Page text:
Will Turkish businessman Alptekin escape U.S. justice?

Ekim Alptekin, the fugitive Turkish businessman embroiled in the trials of President Donald Trump’s former security adviser for acting as an unregistered foreign agent, may hope that he is close to the end of his legal travails after recent developments in his case.

Given the U.S. Department of Justice (DOJ)’s recent decision to withdraw charges against Trump’s former adviser Michael Flynn and the September 2019 decision of the judge in the case against his colleague, Bijan Kian, to throw out the July 2019 Jury conviction, Alptekin has shown hope that the charges pending against him may soon be dropped. This would allow him to travel freely outside of Turkey without fear of extradition to face the charges still pending against him.

He touched on this in a May 7 video interview with Middle East analyst Michael Doran, railing against the U.S. justice system while seeking to drape himself under the banner of justice for all and link his case to those of Flynn and Kian.

Clearly, he wishes to establish parity between the charges against Kian and against himself after the September 2019 decision. Also, following Doran’s lead, he insinuated that he was only charged as part of former DOJ Special Counsel Mueller’s investigation into Trump, which led to the charges against Flynn. His obvious goal is to confuse the cases so that his defence can benefit from the success Flynn and Kian’s defence attorneys have had thus far. Will he succeed?

To review, Flynn pled guilty to charges of lying to federal agents during their investigation into his contacts with Russian Ambassador Sergei Kislyak in December 2016, when he been named as Trump’s National Security Adviser. He later recanted that guilty plea. On May 7, the DOJ moved to have the charges dismissed, citing egregious violations of investigatory procedures by the FBI. As of this writing, the judge in Flynn’s case has not agreed to dismiss the charges, which has raised questions about his impartiality in the case (but that is another story).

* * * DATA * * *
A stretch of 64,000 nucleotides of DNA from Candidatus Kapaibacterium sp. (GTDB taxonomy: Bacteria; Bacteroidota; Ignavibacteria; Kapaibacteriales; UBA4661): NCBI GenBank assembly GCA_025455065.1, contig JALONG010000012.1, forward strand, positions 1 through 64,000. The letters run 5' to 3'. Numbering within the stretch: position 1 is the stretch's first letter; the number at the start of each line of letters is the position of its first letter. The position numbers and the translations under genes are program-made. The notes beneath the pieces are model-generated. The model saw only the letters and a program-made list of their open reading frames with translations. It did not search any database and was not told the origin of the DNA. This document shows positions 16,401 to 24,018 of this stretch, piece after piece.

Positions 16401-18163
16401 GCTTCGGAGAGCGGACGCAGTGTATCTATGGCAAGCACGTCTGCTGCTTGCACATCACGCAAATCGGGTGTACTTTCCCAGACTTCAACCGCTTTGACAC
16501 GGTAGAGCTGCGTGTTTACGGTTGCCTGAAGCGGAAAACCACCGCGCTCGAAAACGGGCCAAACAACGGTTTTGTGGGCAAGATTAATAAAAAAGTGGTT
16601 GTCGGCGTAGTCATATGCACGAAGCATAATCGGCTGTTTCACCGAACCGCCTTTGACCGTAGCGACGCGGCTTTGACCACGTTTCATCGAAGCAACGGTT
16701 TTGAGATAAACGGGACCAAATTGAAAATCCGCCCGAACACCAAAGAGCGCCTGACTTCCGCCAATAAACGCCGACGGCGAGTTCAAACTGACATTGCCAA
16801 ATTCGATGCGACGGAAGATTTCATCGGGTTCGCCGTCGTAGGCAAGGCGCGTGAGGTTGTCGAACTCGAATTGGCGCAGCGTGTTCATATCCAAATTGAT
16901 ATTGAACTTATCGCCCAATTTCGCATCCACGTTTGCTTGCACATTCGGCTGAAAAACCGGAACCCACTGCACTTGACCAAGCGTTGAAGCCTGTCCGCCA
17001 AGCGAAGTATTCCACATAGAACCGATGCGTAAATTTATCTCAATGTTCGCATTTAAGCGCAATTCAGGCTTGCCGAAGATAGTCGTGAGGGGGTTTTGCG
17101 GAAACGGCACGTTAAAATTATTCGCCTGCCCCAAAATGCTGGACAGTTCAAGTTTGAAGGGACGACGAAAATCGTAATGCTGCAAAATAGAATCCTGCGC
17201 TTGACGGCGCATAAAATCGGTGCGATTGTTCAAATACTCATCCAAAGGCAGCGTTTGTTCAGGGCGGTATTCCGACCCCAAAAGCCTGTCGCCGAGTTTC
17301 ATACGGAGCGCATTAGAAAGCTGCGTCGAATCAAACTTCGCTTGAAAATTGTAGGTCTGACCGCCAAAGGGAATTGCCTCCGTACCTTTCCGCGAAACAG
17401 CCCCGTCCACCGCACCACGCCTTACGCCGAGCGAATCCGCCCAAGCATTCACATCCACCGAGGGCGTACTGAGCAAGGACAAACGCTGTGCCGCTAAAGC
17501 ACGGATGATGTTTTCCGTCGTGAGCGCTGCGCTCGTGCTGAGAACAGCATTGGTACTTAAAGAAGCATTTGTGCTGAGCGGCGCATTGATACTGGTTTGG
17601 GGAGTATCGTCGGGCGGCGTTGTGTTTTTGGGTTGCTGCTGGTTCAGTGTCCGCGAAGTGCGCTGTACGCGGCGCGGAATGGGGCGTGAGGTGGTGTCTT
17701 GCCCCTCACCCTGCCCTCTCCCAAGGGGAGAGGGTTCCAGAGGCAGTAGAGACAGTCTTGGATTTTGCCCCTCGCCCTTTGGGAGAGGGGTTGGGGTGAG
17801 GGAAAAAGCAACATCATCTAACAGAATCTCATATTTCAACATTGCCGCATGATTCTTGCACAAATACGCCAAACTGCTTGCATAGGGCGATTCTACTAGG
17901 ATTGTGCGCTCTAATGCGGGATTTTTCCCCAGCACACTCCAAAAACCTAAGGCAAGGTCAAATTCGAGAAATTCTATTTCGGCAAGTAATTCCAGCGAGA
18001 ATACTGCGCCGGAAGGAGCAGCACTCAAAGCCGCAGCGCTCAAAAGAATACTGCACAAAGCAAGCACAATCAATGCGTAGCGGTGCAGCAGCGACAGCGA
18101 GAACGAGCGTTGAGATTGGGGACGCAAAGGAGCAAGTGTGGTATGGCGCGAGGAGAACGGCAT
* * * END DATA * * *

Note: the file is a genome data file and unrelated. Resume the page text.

Before accepting the job as Trump’s security adviser, Flynn’s lobbying firm, which Kian was a partner in, had been hired by Alptekin to advocate on the Turkish government’s behalf, specifically on the issue of Fethullah Gülen, an Islamist preacher whose movement Turkey blames for a coup attempt in 2016. The Turkish government has sought Gülen’s extradition from his home in Pennsylvania for years.

Legal commentators disagree on whether the Flynn case is effectively over, but the Doran interview reveals that Alptekin sees the DOJ motion for dismissal as evidence that the charges against him have no validity and he too should be freed from prosecution. The charges against Flynn were being used by the Mueller investigation to compel his cooperation with their investigation. But the charges against Alptekin were independent of that probe into Russian interference in the 2016 U.S. election. He should not look for help in the DOJ’s action regarding Flynn.

The DOJ brought charges against both Kian and Alptekin in the same indictment - but not the same charges. Kian was indicted on two charges: Conspiracy to act as an agent of a Foreign government and making false statements about an application under the Foreign Agent Registration Act, and acting in the United States as an agent of a foreign government. Alptekin was charged likewise, but also faced four counts of making a false statement to a federal agent.